BGAW - Clinical: Beta-Galactosidase, Blood

Test Catalog

Test ID: BGAW    
Beta-Galactosidase, Blood

Useful For Suggests clinical disorders or settings where the test may be helpful

Diagnosis of GM1 gangliosidosis, Morquio B disease, and galactosialidosis in whole blood specimens

Clinical Information Discusses physiology, pathophysiology, and general clinical aspects, as they relate to a laboratory test

Beta-galactosidase is a lysosomal enzyme responsible for catalyzing the hydrolysis of gangliosides. The deficiency of this enzyme can be seen in the to the following conditions: GM1 gangliosidosis, Morquio syndrome B, and galactosialidosis. Enzymatic testing is not reliable for carrier detection of these conditions.

 

GM1 gangliosidosis is an autosomal recessive lysosomal storage disorder caused by reduced or absent beta-galactosidase activity. Absent or reduced activity leads to the accumulation of GM1 gangliosides, oligosaccharides, and keratan sulfate. The disorder can be classified into 3 subtypes that vary with regard to age of onset and clinical presentation. Type 1, or infantile onset, typically presents between birth and 6 months with a very rapid progression of hypotonia, dysostosis multiplex, hepatosplenomegaly, central nervous system degeneration, and death usually by 1 to 2 years. Type 2 is generally classified as late infantile or juvenile with onset between 7 months and 3 years presenting with developmental delays and a slower progression. Type 3 is an adult or chronic variant with onset between 3 and 30 years and is typically characterized by slowly progressive dementia with Parkinsonian features and dystonia. The incidence has been estimated to be 1 in 100,000 to 200,000 live births.

 

Mucopolysaccharidosis type IVB (MPS IVB, Morquio B) is an autosomal recessive lysosomal storage disorder caused by reduced or absent beta-galactosidase activity. The mucopolysaccharidoses are a group of disorders caused by the deficiency of any of the enzymes involved in the stepwise degradation of dermatan sulfate, heparan sulfate, keratan sulfate, or chondroitin sulfate (glycosaminoglycans; GAGs). Accumulation of GAGs (also known as mucopolysaccharides) in lysosomes interferes with normal functioning of cells, tissues, and organs. MPS IVB is caused by a reduced or absent activity of the beta-galactosidase enzyme and gives rise to the physical manifestations of the disease. Clinical features and severity of symptoms of MPS IVB are widely variable ranging from severe disease to an attenuated form, which generally presents at a later onset with a milder clinical presentation. In general, symptoms may include coarse facies, short stature, hepatosplenomegaly, hoarse voice, stiff joints, cardiac disease, but no neurological involvement.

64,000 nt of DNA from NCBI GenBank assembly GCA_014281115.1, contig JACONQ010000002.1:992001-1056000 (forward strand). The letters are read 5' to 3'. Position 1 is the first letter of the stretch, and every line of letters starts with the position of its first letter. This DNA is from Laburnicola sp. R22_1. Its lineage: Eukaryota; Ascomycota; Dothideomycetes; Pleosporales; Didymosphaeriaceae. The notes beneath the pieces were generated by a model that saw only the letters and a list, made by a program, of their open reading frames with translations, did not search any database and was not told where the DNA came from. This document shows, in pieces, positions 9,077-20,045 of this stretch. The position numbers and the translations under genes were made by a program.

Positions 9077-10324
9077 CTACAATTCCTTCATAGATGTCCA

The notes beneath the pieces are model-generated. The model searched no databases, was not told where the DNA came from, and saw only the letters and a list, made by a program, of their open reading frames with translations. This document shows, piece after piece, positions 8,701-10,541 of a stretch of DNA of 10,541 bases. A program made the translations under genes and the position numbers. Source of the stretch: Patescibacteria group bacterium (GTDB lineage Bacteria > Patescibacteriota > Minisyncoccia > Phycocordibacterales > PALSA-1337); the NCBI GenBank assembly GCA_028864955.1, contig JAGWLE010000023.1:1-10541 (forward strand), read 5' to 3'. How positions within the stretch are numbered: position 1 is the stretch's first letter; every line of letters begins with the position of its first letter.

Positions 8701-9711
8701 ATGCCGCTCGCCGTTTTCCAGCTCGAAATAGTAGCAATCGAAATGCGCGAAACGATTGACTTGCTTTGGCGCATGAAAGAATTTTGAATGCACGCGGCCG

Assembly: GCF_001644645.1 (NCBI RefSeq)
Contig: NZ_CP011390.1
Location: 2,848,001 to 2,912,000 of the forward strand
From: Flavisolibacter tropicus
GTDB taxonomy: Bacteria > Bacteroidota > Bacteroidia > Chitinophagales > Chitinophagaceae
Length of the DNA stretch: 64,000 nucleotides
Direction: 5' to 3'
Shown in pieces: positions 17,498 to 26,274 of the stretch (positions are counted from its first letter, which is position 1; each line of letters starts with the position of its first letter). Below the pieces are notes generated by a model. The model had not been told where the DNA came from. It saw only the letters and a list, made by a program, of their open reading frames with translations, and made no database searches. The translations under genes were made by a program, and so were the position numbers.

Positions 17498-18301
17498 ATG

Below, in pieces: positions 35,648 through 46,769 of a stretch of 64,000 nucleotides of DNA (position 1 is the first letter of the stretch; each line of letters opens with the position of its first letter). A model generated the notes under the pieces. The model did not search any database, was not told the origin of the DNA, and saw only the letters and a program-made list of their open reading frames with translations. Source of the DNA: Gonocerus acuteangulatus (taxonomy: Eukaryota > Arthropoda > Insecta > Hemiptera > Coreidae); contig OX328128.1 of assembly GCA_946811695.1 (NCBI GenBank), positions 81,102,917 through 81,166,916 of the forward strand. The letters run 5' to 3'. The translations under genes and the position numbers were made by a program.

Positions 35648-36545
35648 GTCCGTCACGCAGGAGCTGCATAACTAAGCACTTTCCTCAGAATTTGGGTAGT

Galactosialidosis is an autosomal recessive lysosomal storage disease associated with a combined deficiency of beta-galactosidase and neuraminidase secondary to a defect in the cathepsin A protein. The disorder can be classified into 3 subtypes that vary with regard to age of onset and clinical presentation. Typical clinical presentation is coarse facial features, cherry-red spots, and skeletal dysplasia. The early infantile form is associated with fetal hydrops, skeletal dysplasia, and early death. The late infantile form typically presents with short stature dysostosis multiplex, coarse facial features, corneal clouding, hepatosplenomegaly, and/or heart valve problems. The juvenile/adult form is typically characterized by progressive neurologic degeneration, ataxia, and angiokeratomas. The incidence of the juvenile/adult form is greater in individuals with Japanese ancestry.